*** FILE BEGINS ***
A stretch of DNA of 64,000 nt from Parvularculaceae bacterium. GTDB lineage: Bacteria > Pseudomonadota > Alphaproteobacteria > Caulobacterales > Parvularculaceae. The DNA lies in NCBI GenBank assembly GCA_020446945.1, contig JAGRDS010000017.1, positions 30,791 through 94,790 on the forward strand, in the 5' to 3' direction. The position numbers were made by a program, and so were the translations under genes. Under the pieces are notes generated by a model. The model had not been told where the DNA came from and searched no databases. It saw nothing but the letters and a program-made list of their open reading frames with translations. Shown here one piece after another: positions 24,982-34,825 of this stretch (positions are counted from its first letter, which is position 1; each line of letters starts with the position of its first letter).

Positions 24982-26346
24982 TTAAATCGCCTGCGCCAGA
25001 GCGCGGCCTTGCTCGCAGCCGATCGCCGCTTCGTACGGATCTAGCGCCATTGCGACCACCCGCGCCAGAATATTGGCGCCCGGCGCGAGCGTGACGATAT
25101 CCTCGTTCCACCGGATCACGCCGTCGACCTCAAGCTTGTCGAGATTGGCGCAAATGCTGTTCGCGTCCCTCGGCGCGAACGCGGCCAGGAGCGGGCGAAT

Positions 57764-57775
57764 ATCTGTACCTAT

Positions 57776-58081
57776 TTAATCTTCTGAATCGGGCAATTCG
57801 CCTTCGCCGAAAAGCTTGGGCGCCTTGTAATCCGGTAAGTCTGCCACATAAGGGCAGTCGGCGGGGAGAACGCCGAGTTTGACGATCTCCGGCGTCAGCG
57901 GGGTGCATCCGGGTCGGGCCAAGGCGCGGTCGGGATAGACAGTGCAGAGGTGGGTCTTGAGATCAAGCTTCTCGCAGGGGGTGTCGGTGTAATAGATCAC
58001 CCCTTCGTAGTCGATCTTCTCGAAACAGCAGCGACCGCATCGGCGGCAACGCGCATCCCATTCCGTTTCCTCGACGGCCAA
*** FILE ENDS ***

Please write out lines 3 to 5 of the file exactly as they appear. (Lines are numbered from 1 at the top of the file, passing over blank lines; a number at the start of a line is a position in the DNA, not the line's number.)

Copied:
24982 TTAAATCGCCTGCGCCAGA
25001 GCGCGGCCTTGCTCGCAGCCGATCGCCGCTTCGTACGGATCTAGCGCCATTGCGACCACCCGCGCCAGAATATTGGCGCCCGGCGCGAGCGTGACGATAT
25101 CCTCGTTCCACCGGATCACGCCGTCGACCTCAAGCTTGTCGAGATTGGCGCAAATGCTGTTCGCGTCCCTCGGCGCGAACGCGGCCAGGAGCGGGCGAAT